Despite various restrictions on home purchases, property prices in China kept rising in recent years thanks to loose monetary policy.
A top policymaker stressed in December that “housing are for living in, not for speculating on”, suggesting that authorities must take fresh measures to rein in prices.
The comments prompted some local governments to take a fresh look at their policies.
China’s 70-city housing price index was up 10.56 percent in February from the year before, and up 0.33 percent from the previous month.
Beijing recorded a housing price jump of as much as 24.1 percent on year in February, forcing the municipal government to launch nine additional curbing measures in a span of 10 days.
Across China, more than 30 cities, including Hangzhou, Xiamen, Fuzhou, Guiyang, Changzhou, and Changchun, announced new property curbs in March, targeting multiple-home buyers and non-local investors.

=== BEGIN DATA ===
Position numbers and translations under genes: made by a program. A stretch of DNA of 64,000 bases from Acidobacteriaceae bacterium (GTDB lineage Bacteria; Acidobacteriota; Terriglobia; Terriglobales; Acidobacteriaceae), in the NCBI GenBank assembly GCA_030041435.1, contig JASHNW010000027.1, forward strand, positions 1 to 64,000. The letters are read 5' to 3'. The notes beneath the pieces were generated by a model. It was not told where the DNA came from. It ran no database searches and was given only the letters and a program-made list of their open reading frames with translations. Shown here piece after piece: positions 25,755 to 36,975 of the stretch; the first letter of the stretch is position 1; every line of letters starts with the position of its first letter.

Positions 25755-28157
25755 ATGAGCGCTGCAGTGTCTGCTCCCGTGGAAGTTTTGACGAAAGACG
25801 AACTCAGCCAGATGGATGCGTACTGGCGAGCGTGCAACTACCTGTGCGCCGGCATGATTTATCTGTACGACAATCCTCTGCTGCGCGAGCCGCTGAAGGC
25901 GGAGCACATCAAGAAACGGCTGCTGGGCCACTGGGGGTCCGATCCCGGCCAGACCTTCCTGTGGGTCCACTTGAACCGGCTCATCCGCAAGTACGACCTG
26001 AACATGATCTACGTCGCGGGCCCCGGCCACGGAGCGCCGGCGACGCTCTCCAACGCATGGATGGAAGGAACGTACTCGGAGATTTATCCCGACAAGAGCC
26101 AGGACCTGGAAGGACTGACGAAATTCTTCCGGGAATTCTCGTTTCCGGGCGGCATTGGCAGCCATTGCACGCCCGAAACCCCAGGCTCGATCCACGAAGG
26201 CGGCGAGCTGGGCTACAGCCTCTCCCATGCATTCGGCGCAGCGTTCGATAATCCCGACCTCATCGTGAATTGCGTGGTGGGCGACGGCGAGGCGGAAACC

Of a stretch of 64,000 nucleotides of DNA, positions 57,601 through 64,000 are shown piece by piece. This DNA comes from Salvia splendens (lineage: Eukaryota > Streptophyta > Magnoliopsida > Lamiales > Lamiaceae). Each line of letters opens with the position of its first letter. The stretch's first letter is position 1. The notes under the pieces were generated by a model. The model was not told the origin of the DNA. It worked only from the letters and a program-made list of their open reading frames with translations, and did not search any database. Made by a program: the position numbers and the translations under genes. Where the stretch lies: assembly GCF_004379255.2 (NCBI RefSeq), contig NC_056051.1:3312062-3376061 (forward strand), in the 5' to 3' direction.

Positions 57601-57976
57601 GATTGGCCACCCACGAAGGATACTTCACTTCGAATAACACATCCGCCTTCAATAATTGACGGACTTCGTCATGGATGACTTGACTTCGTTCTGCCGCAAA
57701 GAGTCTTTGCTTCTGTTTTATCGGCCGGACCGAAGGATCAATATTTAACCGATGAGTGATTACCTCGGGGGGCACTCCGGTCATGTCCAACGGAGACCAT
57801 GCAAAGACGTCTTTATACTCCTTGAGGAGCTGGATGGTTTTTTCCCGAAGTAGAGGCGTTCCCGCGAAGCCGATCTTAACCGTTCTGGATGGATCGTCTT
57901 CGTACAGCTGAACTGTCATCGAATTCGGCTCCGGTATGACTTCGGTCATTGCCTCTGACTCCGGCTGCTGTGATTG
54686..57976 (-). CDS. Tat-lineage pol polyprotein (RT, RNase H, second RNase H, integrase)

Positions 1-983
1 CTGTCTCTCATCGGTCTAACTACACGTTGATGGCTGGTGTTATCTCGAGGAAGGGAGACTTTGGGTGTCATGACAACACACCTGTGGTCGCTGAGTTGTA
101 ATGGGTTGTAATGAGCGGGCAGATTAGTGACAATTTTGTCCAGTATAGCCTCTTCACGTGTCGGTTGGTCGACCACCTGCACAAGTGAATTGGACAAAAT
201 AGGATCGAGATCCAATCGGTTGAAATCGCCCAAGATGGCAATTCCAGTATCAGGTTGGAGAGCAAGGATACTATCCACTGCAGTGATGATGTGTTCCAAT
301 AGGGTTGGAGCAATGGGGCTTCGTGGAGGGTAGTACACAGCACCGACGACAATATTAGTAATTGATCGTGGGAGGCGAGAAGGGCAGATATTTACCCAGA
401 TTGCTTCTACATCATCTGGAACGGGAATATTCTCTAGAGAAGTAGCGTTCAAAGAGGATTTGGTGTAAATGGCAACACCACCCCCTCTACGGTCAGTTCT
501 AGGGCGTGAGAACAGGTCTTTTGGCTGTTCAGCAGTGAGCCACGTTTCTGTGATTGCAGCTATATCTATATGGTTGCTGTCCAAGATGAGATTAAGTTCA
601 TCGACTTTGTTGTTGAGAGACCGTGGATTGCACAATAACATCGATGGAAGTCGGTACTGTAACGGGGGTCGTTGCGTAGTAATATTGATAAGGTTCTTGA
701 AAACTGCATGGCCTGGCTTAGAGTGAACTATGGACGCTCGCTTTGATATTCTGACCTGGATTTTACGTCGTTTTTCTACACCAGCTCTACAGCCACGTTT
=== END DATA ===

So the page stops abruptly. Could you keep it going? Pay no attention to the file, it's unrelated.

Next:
Meanwhile, since the beginning of the year, China has started to tighten the monetary policy in the wake of a rate-rise environment in the United States.
Now, with the policy headwinds and tighter liquidity, and given the already high home prices, we can expect that demand from homebuyers would get constrained somewhat in the coming months.
Some buyers may shift to lower-tier cities, where the housing stock is ample and local authorities haven’t imposed property curbs yet.
We have already had reports, for instance, that some migrant workers in Beijing have decided to invest in property in their home towns rather than in the national capital.
If such moves gather momentum, it could help alleviate the housing bubble in top-tier cities to some extent while supporting the growth of property markets in the smaller cities.
This article appeared in the Hong Kong Economic Journal on March 31
Translation by Julie Zhu
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